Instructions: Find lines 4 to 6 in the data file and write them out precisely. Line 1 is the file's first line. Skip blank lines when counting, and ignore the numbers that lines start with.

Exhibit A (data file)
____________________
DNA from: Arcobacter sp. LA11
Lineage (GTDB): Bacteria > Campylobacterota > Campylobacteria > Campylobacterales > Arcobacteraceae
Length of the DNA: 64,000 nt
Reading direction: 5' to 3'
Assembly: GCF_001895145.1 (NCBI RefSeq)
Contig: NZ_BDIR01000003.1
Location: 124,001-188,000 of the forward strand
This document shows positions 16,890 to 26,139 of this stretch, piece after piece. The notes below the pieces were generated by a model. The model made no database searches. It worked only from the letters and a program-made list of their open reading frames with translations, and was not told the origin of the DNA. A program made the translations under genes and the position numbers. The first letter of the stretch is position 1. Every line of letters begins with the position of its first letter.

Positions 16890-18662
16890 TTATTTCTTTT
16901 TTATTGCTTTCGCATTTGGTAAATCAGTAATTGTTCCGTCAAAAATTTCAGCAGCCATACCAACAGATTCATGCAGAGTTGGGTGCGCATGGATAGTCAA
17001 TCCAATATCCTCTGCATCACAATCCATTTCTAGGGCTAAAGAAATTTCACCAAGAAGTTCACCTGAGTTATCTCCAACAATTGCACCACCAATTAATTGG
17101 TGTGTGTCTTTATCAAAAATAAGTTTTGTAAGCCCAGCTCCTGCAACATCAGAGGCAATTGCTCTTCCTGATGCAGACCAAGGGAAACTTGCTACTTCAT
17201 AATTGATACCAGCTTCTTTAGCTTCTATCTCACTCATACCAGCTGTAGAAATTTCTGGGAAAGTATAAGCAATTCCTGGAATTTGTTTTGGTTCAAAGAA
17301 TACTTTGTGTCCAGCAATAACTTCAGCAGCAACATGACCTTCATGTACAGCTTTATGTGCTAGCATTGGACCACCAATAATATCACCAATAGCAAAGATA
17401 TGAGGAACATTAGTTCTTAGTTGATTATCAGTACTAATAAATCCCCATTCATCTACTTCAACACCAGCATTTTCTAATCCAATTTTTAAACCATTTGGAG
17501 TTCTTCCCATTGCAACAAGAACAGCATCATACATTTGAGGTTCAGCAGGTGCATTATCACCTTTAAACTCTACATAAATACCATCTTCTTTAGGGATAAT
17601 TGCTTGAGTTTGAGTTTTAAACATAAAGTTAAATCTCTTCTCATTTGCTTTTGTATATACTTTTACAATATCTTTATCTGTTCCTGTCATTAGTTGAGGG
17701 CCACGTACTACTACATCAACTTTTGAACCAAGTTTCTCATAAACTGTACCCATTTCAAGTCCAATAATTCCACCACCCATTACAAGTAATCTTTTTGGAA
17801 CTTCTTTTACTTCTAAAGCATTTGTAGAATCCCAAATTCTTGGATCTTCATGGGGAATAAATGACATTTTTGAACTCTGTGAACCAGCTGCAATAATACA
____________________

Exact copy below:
Reading direction: 5' to 3'
Assembly: GCF_001895145.1 (NCBI RefSeq)
Contig: NZ_BDIR01000003.1